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tv   The Civil War Illinois Civil War Soldiers Letters  CSPAN  August 10, 2021 5:53pm-6:55pm EDT

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companies and more including media com. >> at media com we're built to keep you ahead. >> media com supports c-span as a public service along with these other television providers giving you a front row seat to democracy. mark flotow's book features the writings of 165 troops from abraham lincoln's home state and covers the war from the earliest enlistees through final muster. he's interviewed by mike depew of the abraham presidential library and museum which hosted this discussion and provided the video. >> today i have the pleasure to talk to a good friend of mine. you and i have known each other for quite a few years here,
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mark, and been colleagues. i like to think we collaborated successfully on several different things. you're an anthropologist by training and then you ended up in state government. i know you had 30 years with the illinois department of health, and you finished off that time as the chief, the illinois center of health statistics. boy, if there's ever someplace some focus on what's going on right now in the world that would be it. something of a demographer and statistician. so what i want to do is ask you how it is you came to write this book. >> yeah, well, thank you for that introduction, mark. the idea for the book was actually a poetry project. i was inspired also by you with
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your series of lectures at the time of the civil war. and i wanted to write some commemorative poetry that if soldiers of the day were reading it that they would feel comfortable, and it would be something they could relate to. so i started doing some research on that. and i thought i could find a book or two that would have that sort of information in there especially for illinois, but i would have taken the midwest. but i couldn't really find such a book so i thought, going to have to do this the hard way. so i came over here to the presidential library actually just a couple doors down here on the second floor of the presidential library to look at manuscripts and personal letters. and i went through the card catalog and picked out as many illinois soldiers as i could find and just started and then
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after a couple of years, three years i had enough for poetry project. i gave a presentation of those of poets in the parlor series. and they ended up downstairs in the atrium for several months, hung up as two poster boards. i think that was 2016 so that would have been the last year of the centennial. but at that point i'd read so many letters and i couldn't find that book at the beginning i'd been looking for. i thought maybe there's a need there. maybe i should start working on that so i read more and started putting in a book proposal and fiechbally got the book. >> and how long diving into these letters? >> i don't know.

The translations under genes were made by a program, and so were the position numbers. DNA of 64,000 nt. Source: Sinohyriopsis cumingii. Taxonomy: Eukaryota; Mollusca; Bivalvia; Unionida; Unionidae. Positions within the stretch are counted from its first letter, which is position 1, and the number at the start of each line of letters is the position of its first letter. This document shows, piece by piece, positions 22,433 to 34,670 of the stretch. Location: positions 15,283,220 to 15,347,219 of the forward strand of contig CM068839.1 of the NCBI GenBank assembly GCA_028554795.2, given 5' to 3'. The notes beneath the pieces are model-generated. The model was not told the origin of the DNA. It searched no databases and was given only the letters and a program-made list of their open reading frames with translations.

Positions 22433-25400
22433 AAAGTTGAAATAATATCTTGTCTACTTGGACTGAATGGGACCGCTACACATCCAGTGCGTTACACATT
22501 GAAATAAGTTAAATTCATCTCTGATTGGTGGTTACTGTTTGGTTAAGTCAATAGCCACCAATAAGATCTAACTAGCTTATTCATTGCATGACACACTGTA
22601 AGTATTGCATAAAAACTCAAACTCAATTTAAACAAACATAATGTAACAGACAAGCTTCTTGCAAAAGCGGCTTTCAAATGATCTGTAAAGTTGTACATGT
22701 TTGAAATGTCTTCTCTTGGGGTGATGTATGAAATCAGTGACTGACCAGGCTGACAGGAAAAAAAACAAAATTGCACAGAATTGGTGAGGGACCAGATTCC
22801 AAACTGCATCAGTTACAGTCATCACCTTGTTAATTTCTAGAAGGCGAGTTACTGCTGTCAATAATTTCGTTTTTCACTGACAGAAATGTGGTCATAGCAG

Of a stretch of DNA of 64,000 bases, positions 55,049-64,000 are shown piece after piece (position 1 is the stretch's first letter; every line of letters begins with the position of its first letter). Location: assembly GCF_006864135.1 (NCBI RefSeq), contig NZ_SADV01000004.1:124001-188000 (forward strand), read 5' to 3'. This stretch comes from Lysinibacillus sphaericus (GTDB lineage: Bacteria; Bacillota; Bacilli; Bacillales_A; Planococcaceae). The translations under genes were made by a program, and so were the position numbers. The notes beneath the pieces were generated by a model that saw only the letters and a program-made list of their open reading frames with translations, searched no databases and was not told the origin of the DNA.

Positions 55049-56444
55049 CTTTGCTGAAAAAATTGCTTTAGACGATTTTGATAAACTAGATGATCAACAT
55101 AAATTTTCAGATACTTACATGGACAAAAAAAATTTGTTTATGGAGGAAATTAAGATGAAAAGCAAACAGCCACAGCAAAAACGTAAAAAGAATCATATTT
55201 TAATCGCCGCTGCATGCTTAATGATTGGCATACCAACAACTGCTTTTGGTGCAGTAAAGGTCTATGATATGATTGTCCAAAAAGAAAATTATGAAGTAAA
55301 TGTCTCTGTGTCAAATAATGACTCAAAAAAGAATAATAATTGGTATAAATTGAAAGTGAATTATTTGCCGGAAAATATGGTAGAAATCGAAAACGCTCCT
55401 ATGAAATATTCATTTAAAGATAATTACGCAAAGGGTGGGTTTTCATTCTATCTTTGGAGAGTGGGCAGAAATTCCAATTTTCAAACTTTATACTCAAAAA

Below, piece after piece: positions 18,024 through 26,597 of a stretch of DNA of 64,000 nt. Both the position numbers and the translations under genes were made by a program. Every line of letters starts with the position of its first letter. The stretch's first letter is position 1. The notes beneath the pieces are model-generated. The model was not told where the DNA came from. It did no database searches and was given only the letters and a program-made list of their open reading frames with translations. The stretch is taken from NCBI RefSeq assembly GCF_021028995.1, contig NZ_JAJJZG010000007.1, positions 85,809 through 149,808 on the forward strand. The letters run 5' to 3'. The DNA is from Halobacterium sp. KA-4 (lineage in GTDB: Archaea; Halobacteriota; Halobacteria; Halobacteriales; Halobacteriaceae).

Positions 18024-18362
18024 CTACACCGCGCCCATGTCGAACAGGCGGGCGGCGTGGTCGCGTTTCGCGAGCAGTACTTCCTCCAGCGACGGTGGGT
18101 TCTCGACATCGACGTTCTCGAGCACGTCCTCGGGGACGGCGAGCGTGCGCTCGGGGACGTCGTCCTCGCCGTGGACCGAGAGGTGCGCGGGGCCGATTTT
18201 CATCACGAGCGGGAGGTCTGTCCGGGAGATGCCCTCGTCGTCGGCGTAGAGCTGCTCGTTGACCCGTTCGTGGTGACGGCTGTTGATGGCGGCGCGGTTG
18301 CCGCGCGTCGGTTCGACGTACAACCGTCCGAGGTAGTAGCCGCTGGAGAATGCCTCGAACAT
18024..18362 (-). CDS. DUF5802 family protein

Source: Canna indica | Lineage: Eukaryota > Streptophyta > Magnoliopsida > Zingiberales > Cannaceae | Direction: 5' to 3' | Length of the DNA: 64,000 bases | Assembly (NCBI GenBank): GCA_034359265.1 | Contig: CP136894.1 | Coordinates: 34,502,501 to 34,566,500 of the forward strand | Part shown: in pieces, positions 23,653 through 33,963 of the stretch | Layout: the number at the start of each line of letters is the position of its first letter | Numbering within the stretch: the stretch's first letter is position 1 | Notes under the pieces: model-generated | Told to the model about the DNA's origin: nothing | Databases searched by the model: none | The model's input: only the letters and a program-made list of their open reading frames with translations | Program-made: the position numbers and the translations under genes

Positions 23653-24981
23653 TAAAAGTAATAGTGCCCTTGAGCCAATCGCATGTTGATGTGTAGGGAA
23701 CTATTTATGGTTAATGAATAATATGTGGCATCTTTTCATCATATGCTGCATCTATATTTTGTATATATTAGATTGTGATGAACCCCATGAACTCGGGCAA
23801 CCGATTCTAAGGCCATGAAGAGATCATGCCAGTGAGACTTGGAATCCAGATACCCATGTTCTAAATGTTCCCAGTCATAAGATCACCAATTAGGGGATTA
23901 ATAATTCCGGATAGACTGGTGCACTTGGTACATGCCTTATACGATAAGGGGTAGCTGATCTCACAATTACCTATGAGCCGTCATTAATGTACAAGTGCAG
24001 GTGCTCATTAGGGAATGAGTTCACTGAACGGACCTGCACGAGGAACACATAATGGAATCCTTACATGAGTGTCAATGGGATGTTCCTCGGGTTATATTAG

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i've read at least a few thousand. i don't know how many hours. i started in 2013 reading. and for the book i was probably reading up to 2018, 2019. i am still coming across other collections that i'm interested in and still reading. >> one of the things that really struck me about how you develop this book is the organization of it. can you talk a little bit about how you decided to organize these letters? >> well, the truth of the matter is the content was determined by the soldiers and not so much by me. so when i started the reading process i remember i think it was debbie ham who was in manuscripts and she protme the first collection. and she said what are you looking for in the collections and this is going to sound like a flippant answer but it was the truth. i said, well, i don't know really know what i'm looking for nor do i know that i'll
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recognize it when i see it. but i just started writing down things, and as i kept going through letters after letters things started to coalesce. there were certain topics that they wrote about, and some of those turned into sections, and then those sections turned into chapters and so there's these -- the chapters are thematic. but it was the soldiers who basically told me the content was going to be, so i just chose what i thought were good examples of various things whether that be them doing duty, sickness and trying to maintain health, whether that was combat, whether that was trying to manage affairs from afar, you know, home life, that kind of thing. they all coalesce that way. >> well, when we started talking about how we wanted to do this you were gracious enough to say
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well, why don't you pick some things that really move me. >> sure. >> so a lot of things i'm going to be asking about are things i really found compelling. here and the first one if we go to the next slide here, if you want to say one or two words about him? and here's the cover of the book, by the way. >> oh, yeah, yeah. yeah, thomas he was -- he was active in some of the mississippi campaigns and so on. he started his -- writing his letters actually from -- i don't remember if he was one of the people at camp butler, but he definitely wrote letters home to his spouse from camp defiance, which is where cara lives. >> and i know one of the invaluable parts of your book in the appendix you've got all
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these short narratives of these people you're highlight. >> so there's 165 different people that i took from so i have a short biography for each one of those. >> well, why did i find thomas seacord so compelling? this is the text if we can zoom in on that text and you can read it, sometimes it's a little bit difficult, but here's part of the text that i really found moving. i will write as often as you will, your letters are worth more to me than gold. and i thought that kind of summed up the whole project. >> yeah, it very much does. let me give you sort of a very similar but counter quotation which is actually on the next page of the book. and this is someone writing in may 1865 and he writes i noticed